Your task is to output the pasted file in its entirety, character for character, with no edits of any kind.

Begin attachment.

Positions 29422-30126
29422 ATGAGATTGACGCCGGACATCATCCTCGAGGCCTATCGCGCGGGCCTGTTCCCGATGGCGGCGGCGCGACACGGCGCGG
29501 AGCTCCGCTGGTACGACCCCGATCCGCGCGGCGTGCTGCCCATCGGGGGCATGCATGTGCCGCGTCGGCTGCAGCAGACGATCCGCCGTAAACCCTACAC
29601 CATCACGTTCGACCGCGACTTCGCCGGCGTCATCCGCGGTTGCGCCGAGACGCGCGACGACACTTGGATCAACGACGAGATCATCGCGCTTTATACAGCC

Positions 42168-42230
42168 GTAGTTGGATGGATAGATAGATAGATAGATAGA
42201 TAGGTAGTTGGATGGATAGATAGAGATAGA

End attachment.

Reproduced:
Positions 29422-30126
29422 ATGAGATTGACGCCGGACATCATCCTCGAGGCCTATCGCGCGGGCCTGTTCCCGATGGCGGCGGCGCGACACGGCGCGG
29501 AGCTCCGCTGGTACGACCCCGATCCGCGCGGCGTGCTGCCCATCGGGGGCATGCATGTGCCGCGTCGGCTGCAGCAGACGATCCGCCGTAAACCCTACAC
29601 CATCACGTTCGACCGCGACTTCGCCGGCGTCATCCGCGGTTGCGCCGAGACGCGCGACGACACTTGGATCAACGACGAGATCATCGCGCTTTATACAGCC

Positions 42168-42230
42168 GTAGTTGGATGGATAGATAGATAGATAGATAGA
42201 TAGGTAGTTGGATGGATAGATAGAGATAGA